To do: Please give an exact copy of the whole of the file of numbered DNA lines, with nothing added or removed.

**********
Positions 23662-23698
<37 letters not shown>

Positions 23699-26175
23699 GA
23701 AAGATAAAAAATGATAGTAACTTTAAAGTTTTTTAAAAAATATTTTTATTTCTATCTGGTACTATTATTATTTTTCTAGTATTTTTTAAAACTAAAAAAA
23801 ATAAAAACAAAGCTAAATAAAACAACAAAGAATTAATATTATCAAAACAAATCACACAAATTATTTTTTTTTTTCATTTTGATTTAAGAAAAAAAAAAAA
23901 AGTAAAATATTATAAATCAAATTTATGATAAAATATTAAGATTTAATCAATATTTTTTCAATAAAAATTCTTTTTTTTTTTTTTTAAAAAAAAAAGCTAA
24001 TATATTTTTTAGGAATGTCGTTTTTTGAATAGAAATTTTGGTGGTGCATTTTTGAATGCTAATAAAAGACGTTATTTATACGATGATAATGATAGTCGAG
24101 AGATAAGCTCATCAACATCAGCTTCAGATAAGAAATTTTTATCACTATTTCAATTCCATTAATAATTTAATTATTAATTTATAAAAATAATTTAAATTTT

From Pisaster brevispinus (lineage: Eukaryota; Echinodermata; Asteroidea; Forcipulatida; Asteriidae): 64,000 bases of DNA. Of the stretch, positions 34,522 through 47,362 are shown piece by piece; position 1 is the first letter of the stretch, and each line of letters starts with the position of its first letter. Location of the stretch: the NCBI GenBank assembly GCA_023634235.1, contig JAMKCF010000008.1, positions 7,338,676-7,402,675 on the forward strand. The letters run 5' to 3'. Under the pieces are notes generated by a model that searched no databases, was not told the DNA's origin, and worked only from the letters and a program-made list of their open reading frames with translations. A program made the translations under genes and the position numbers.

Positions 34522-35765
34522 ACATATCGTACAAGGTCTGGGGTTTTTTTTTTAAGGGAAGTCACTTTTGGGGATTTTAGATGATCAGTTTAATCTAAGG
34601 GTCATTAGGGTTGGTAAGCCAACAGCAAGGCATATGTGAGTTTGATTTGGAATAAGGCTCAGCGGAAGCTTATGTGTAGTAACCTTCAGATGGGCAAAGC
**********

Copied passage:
Positions 23662-23698
<37 letters not shown>

Positions 23699-26175
23699 GA
23701 AAGATAAAAAATGATAGTAACTTTAAAGTTTTTTAAAAAATATTTTTATTTCTATCTGGTACTATTATTATTTTTCTAGTATTTTTTAAAACTAAAAAAA
23801 ATAAAAACAAAGCTAAATAAAACAACAAAGAATTAATATTATCAAAACAAATCACACAAATTATTTTTTTTTTTCATTTTGATTTAAGAAAAAAAAAAAA
23901 AGTAAAATATTATAAATCAAATTTATGATAAAATATTAAGATTTAATCAATATTTTTTCAATAAAAATTCTTTTTTTTTTTTTTTAAAAAAAAAAGCTAA
24001 TATATTTTTTAGGAATGTCGTTTTTTGAATAGAAATTTTGGTGGTGCATTTTTGAATGCTAATAAAAGACGTTATTTATACGATGATAATGATAGTCGAG
24101 AGATAAGCTCATCAACATCAGCTTCAGATAAGAAATTTTTATCACTATTTCAATTCCATTAATAATTTAATTATTAATTTATAAAAATAATTTAAATTTT

From Pisaster brevispinus (lineage: Eukaryota; Echinodermata; Asteroidea; Forcipulatida; Asteriidae): 64,000 bases of DNA. Of the stretch, positions 34,522 through 47,362 are shown piece by piece; position 1 is the first letter of the stretch, and each line of letters starts with the position of its first letter. Location of the stretch: the NCBI GenBank assembly GCA_023634235.1, contig JAMKCF010000008.1, positions 7,338,676-7,402,675 on the forward strand. The letters run 5' to 3'. Under the pieces are notes generated by a model that searched no databases, was not told the DNA's origin, and worked only from the letters and a program-made list of their open reading frames with translations. A program made the translations under genes and the position numbers.

Positions 34522-35765
34522 ACATATCGTACAAGGTCTGGGGTTTTTTTTTTAAGGGAAGTCACTTTTGGGGATTTTAGATGATCAGTTTAATCTAAGG
34601 GTCATTAGGGTTGGTAAGCCAACAGCAAGGCATATGTGAGTTTGATTTGGAATAAGGCTCAGCGGAAGCTTATGTGTAGTAACCTTCAGATGGGCAAAGC